Beginning with Al Davis' arrival as coach in 1963, you could hate any Oakland Raiders team for the next quarter century. The franchise's slogans -- "The Pride and Poise Boys" and "Just Win, Baby" -- reeked of arrogance. Raiders rosters included hard-edged players such as Ted Hendricks. Defensive back Jack Tatum left Patriots receiver Darryl Stingley a quadriplegic, then had the gall to publish an autobiography titled They Call Me Assassin. Why pick '76? Oakland was behind late in the 1976 AFC Divisional Playoff round when a controversial roughing the passer call against the Patriots set up Raiders quarterback Ken Stabler's bootleg touchdown run with just 10 seconds remaining. The Raiders would go on to win the only Super Bowl in John Madden's regime.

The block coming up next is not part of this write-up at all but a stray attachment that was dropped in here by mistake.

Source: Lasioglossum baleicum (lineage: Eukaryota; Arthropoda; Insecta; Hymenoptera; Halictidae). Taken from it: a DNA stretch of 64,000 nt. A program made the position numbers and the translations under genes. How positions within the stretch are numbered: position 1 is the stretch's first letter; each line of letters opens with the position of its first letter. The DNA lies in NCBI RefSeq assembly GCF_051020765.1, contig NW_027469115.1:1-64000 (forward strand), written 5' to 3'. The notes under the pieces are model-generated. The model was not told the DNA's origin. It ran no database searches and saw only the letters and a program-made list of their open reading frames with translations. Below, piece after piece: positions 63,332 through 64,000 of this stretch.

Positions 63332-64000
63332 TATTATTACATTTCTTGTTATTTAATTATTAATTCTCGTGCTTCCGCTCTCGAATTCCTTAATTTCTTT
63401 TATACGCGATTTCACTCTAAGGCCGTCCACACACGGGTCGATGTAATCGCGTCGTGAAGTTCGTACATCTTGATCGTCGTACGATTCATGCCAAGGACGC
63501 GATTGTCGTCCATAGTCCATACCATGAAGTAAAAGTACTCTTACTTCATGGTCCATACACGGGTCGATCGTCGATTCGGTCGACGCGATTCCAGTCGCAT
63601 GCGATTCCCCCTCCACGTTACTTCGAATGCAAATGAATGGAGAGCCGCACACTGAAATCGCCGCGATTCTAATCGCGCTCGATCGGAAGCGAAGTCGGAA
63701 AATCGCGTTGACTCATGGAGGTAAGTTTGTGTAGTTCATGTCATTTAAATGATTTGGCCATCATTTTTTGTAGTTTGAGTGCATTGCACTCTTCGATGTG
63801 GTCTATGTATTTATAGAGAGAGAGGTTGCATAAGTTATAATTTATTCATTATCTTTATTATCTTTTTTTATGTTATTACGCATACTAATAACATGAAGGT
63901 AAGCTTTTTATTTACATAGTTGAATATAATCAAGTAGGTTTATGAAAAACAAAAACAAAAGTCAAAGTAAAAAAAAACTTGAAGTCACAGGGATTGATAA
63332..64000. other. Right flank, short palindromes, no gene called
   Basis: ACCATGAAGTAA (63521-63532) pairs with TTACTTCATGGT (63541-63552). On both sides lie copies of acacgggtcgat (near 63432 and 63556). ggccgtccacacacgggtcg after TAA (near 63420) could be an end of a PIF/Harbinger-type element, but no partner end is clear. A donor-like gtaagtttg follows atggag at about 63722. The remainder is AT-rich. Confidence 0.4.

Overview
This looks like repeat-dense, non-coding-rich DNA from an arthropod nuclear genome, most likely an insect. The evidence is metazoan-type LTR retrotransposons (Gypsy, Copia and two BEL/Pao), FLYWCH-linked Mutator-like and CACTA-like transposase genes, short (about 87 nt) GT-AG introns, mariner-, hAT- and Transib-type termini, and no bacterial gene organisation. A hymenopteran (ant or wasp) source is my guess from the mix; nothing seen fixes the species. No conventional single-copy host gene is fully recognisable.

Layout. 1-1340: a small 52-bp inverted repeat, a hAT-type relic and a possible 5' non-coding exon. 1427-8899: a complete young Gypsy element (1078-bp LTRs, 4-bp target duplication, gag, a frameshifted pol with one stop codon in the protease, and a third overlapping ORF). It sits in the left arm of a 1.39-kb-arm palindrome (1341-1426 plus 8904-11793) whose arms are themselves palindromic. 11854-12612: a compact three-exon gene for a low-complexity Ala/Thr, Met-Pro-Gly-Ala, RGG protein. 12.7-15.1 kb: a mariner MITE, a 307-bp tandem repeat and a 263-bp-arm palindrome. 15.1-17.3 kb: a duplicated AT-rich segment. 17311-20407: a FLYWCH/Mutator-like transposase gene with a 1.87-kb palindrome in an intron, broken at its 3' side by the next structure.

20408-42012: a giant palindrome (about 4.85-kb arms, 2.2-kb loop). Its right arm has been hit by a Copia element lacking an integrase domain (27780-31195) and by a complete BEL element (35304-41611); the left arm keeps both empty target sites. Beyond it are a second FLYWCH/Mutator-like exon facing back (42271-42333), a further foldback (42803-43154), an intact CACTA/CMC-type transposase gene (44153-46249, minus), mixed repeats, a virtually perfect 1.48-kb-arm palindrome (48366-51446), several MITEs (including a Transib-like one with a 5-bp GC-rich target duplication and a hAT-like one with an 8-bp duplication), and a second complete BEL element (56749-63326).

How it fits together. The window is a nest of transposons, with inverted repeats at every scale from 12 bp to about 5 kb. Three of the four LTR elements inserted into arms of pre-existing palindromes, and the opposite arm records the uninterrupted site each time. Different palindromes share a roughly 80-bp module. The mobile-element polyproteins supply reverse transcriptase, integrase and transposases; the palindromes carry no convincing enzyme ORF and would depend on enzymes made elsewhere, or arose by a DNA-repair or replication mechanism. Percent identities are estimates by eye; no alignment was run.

1993-94 New York Knicks
These Knicks were a collection of chest-pounding, elbow-throwing players who won without any of the aesthetically pleasing basketball that their famously suave coach, Pat Riley, had overseen during his tenure with the "Showtime" Lakers. Yes, the likes of Charles Oakley, Anthony Mason, John Starks, Derek Harper and Greg Anthony defined grittiness in complementing star center Patrick Ewing, and the Knicks were statistically a great defensive team. But their rough-and-tumble style went over so well that after their seven-game loss to the Rockets in the low-rated 1994 Finals, the NBA cracked down on hand-checking in an effort to liberate perimeter scorers and increase scoring.
2007 New England Patriots